(other countries have similar laws, some even more comprehensive)

        I'd happily modify my house somewhat to accommodate robots (door handles, rails for climbing).

        IMHO walking is not what is keeping robots out of our homes and our lives. It may be

      • by nege ( 263655 )

        I don't want them using my buildings, elevators, stairs, appliances. Robots are second class citizens, and they can build their own hovels at the outskirts of town!!! This water fountain is carbon based only! :D

  • and it reminds me of that freaky 80's Herbie Hancock video, "Rockit". Still gives me the shivers...

  • Always mount a scratch robot if the DEC service Representative is going to be working on things.
  • If MABEL is not an acronym then why the fuck is it in all-caps?

  • Look, here's Toyota's robot running. It's brief, but both feet do leave the floor for brief intervals. And instead of a support beam holding it to a fixed track, it uses this stuff called "feet" and a "sense of balance" to stay upright. http://www.youtube.com/watch?v=sv35ItWLBBk [youtube.com]
  • Mabel - Whit's End (Score:1, Interesting)

    by sayno2quat ( 1651749 )
    The first thing that comes to my mind is Adventures in Odyssey, which is a Christian radio broadcast. Whit, a main character and inventor, has a really advanced computer program with a voice interface named Mabel (kind of like Jarvis from Iron Man).
  • That is interesting. It is actually decently forward balancing during the run and even when the mat slipped a bit it kept going.
  • A most crucial part of walking and running is feet with ankles. Without that, it's "something else." By adding feet, they are going to change just about everything about the machine and how it would operate. If they want to have human-like walking, then there must be feet and they should never have gone forward with this "internediate" step as adapting might be just as difficult as starting over.

    What they have there is a backward-walking "pan" robot...without feet.

  • As impressive as this may be, it still makes me feel like we have an awful lot of explaining to do to the likes of Jules Verne, Nicola Tesla, Isaac Asimov etc. Surely they would have imagined the state of the art of robotica in 2011 to be... different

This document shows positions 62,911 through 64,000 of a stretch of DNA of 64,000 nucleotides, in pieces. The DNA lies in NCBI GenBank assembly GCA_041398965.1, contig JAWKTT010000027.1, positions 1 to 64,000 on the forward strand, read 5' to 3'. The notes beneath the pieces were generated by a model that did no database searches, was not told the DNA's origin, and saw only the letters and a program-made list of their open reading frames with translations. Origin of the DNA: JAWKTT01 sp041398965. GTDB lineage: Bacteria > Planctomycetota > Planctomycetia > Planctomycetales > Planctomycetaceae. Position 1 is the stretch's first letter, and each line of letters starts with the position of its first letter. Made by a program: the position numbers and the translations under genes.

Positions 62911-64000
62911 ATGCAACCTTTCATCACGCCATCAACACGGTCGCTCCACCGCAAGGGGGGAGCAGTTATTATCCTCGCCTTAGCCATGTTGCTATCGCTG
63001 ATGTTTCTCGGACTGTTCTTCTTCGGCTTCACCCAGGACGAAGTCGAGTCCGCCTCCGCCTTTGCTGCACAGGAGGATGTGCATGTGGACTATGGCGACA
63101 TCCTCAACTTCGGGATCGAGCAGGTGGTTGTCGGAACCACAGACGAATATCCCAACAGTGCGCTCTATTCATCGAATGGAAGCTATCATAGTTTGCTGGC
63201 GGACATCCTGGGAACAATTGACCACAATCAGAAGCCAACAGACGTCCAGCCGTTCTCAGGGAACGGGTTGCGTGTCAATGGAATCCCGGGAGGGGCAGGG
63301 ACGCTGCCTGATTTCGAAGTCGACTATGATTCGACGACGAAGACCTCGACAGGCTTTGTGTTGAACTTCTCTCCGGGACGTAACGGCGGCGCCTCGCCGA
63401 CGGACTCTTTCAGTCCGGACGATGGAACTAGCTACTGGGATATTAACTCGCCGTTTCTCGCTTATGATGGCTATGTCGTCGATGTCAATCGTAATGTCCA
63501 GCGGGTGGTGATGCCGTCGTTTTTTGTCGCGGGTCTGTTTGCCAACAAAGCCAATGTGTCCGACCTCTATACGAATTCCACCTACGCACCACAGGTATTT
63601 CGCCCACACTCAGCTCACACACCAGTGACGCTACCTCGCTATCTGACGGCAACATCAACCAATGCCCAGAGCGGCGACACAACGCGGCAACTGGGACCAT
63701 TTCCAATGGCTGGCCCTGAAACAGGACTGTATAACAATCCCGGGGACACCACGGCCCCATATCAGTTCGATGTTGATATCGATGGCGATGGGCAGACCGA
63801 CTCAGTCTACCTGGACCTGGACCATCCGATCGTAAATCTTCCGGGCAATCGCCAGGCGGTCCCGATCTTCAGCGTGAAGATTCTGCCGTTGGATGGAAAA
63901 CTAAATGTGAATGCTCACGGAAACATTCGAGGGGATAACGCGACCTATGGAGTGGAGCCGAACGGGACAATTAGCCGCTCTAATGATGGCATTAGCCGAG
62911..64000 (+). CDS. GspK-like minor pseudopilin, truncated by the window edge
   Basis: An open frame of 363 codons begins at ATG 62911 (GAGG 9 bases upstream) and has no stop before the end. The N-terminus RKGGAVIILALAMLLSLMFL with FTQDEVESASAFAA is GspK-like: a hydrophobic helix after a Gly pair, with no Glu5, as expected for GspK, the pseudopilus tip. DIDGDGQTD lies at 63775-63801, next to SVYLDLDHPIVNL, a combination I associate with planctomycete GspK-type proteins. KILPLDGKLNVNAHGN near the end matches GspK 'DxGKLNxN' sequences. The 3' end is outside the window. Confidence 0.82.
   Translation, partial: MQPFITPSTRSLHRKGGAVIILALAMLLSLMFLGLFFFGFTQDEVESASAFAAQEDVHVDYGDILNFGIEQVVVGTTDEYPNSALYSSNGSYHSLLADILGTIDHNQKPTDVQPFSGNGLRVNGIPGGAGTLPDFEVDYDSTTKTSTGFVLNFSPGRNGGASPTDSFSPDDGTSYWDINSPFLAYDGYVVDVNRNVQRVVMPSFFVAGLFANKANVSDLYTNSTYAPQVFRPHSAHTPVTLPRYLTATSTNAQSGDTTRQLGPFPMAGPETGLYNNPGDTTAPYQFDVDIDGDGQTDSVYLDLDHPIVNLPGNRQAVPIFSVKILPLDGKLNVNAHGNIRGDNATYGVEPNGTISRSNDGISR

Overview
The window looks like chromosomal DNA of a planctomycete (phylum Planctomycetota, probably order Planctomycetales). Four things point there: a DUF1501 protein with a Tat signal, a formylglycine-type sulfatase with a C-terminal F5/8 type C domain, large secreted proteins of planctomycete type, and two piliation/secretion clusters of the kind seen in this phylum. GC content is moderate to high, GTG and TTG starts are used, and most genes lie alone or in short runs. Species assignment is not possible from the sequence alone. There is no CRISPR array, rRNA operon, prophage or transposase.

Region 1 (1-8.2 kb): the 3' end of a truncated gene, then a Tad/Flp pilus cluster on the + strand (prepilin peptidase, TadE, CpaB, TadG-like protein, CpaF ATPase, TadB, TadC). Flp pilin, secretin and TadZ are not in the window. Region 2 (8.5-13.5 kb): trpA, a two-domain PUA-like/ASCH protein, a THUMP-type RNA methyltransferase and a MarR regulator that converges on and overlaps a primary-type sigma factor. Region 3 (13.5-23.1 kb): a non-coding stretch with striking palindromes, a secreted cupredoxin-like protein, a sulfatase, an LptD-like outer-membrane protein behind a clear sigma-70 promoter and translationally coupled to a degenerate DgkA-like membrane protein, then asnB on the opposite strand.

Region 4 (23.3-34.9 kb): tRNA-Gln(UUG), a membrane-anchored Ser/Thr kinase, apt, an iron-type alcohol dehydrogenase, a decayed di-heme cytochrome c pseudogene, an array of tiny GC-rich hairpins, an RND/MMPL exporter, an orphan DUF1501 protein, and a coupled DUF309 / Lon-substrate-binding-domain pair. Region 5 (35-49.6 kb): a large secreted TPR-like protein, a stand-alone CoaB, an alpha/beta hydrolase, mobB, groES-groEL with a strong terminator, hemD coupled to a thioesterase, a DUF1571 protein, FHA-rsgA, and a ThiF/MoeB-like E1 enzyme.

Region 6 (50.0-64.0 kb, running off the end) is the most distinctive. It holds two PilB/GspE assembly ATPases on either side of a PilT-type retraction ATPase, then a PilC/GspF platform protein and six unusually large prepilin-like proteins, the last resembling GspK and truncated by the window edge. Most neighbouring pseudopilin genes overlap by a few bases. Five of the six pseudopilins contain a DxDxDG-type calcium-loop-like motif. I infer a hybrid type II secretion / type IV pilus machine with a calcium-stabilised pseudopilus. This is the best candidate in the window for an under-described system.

• Does it run like I run with QWOP?

  • I feel sorry for the office/lab below them...
  • What good will your sex robots be if they can run away from you?
  • Is it just me, or does MABEL sound like a Cylon when she's walking/running?
  • It's nice that they're doing this, but it's a bit late to be doing a planar walking/running machine. (It's supported so that it can't fall sideways, so it's a 2D balancing system instead of a 3D one, and is considered "planar", although it's going in a circle.) Compare Spring Flamingo [mit.edu], 1996-2000 at MIT.

    This group doesn't seem to be addressing slip control or hills (which I've worked on), or twist control (first addressed by Jessica Hodgkins at Georgia Tech and by Honda). As soon as you go beyond flat,

  • Does anyone else thinks it looks like a pair of fingers running around? I mean, I can totally emulate the movement with my hand.

  • who heard Herbie Hancock's "Rockit" in my head while watching the video with sound off?

  • replaced the whale that chases me in my nightmares.
  • Black Label?
    (No, not Johnny Walker. Go look up ad jingles from the '70's)

  • don't get me wrong, this is an impressive technical feat (i suppose) but what is this obsession with imitating human bodies? where does the idea come from that humans are like the epitaph of efficiency and evolution ? Is it a religious thing, do all scientists have this urge to be bigger than their gods or something? Why not create something that surpasses, humans have no need for physical evolution since we have been living in symbiosis with external tools for, for exactly how long ? If evolution kills of